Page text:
Not Otherwise Specified (NOS). A designation used as a broad diagnostic category when a person’s condition doesn’t precisely fit specific psychiatric categories or when a doctor doesn’t have enough information for a specific diagnosis.
Obsessive Compulsive Disorder. Obsessive Compulsive Disorder is a chronic, relapsing illness. People who have it suffer from recurrent and unwanted thoughts or rituals. The obsessions and the need to perform rituals can take over a person’s life if left untreated. They feel they cannot control these thoughts or rituals.
Obsession. A recurrent unwanted thought, image or impulse that’s distressing and comes to mind despite efforts to suppress or ignore it.
Obsessive-compulsive Disorder. An anxiety disorder characterized by intense, unwanted and distressing recurrent thoughts (obsessions) and repeated behaviors (compulsions) that are difficult to control.
Panic Disorder. An anxiety disorder characterized by chronic unexpected episodes of potentially disabling intense fear or anxiety, often accompanied by physical symptoms, such as rapid heartbeat and dizziness.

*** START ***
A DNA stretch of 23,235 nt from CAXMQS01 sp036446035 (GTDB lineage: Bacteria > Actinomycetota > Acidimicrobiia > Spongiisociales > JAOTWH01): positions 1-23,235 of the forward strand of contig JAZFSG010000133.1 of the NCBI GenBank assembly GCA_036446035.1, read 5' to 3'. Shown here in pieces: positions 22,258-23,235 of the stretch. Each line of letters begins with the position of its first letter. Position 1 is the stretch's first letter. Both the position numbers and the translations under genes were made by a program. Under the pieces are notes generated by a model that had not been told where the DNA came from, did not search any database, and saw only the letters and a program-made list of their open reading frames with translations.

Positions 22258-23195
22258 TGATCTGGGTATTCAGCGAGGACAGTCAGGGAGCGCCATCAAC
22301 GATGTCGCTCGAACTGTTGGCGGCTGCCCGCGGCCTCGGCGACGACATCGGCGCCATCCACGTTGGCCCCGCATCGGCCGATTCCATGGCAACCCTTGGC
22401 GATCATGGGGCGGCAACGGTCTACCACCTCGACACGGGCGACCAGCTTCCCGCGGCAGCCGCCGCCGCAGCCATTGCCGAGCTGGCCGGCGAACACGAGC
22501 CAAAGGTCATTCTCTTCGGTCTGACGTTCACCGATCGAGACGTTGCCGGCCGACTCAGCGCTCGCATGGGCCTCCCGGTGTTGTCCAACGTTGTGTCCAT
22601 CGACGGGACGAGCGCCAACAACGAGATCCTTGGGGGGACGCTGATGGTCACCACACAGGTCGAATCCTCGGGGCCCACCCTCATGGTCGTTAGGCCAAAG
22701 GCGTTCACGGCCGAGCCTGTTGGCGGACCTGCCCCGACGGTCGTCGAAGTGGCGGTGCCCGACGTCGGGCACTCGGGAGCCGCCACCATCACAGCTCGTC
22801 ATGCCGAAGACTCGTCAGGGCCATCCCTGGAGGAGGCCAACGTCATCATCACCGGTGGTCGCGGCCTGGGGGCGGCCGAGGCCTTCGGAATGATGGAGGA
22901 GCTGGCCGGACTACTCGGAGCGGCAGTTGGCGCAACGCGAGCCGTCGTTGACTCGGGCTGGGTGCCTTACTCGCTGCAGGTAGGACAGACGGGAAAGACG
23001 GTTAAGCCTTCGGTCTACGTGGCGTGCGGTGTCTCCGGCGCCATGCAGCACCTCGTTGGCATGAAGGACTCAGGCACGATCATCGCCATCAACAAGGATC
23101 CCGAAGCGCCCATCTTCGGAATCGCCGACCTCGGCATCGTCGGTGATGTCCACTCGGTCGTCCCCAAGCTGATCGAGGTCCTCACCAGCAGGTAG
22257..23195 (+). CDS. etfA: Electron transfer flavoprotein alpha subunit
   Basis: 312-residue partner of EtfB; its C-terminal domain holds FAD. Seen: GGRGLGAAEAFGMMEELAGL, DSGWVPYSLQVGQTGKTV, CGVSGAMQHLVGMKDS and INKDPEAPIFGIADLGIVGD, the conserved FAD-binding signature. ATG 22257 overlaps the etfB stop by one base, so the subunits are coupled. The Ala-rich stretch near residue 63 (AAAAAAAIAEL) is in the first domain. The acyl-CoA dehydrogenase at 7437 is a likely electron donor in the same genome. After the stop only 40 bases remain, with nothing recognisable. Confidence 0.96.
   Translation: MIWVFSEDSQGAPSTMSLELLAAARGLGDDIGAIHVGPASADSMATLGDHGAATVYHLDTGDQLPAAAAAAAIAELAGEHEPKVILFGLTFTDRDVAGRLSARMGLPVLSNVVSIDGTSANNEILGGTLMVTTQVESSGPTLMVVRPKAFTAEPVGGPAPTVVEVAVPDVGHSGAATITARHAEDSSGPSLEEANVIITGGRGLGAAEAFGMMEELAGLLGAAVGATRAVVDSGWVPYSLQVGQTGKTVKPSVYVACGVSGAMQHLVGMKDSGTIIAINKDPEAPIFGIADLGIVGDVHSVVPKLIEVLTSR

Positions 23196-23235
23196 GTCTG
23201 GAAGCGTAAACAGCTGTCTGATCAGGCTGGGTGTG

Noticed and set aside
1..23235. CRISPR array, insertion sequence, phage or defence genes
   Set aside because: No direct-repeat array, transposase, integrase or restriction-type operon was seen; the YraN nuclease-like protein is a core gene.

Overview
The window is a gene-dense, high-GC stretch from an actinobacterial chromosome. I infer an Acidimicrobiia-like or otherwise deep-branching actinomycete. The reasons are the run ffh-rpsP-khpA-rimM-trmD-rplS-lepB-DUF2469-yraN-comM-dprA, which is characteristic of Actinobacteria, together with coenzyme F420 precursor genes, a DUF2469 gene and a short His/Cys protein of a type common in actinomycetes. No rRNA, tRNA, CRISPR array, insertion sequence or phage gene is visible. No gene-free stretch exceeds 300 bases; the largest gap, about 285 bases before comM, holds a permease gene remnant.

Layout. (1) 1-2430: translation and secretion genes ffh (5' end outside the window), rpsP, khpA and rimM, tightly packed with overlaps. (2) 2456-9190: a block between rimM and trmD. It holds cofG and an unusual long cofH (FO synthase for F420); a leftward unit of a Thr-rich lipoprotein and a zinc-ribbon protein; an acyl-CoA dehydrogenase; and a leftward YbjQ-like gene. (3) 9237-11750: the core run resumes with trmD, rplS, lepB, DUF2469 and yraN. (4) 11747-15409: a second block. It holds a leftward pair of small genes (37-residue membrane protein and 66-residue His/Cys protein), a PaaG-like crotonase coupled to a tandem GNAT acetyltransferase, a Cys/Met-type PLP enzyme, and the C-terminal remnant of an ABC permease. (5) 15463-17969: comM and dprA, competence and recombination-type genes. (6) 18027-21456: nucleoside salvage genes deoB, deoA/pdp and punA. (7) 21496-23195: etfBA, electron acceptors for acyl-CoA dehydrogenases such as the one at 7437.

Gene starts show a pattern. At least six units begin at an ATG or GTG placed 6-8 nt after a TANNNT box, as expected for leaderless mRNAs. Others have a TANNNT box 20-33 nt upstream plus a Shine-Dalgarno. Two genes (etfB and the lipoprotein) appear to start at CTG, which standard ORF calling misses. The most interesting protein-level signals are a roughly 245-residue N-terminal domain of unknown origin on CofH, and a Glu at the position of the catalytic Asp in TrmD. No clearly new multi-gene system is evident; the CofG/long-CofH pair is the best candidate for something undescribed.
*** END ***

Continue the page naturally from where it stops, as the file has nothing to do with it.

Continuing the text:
Paranoia. A mental disorder or an element of several other mental illnesses, characterized by suspicion, delusions of persecution and jealousy.
Passive Aggression. Indirectly and unassertively expressing aggression toward others, masking resentment or hostility.
Paranoia and Paranoid Disorders. Symptoms of paranoia include feelings of persecution and an exaggerated sense of self-importance. The disorder is present in many mental disorders and it is rare as an isolated mental illness. A person with paranoia can usually work and function in everyday life since the delusions involve only one area. However, their lives can be isolated and limited.
Personality. Enduring patterns of perceiving, relating to and thinking about yourself and the environment.
Personality Disorder. A broad term for a cluster of 10 different conditions marked by a variety of maladaptive personality traits and behaviors, such as paranoia, narcissism or sociopathy.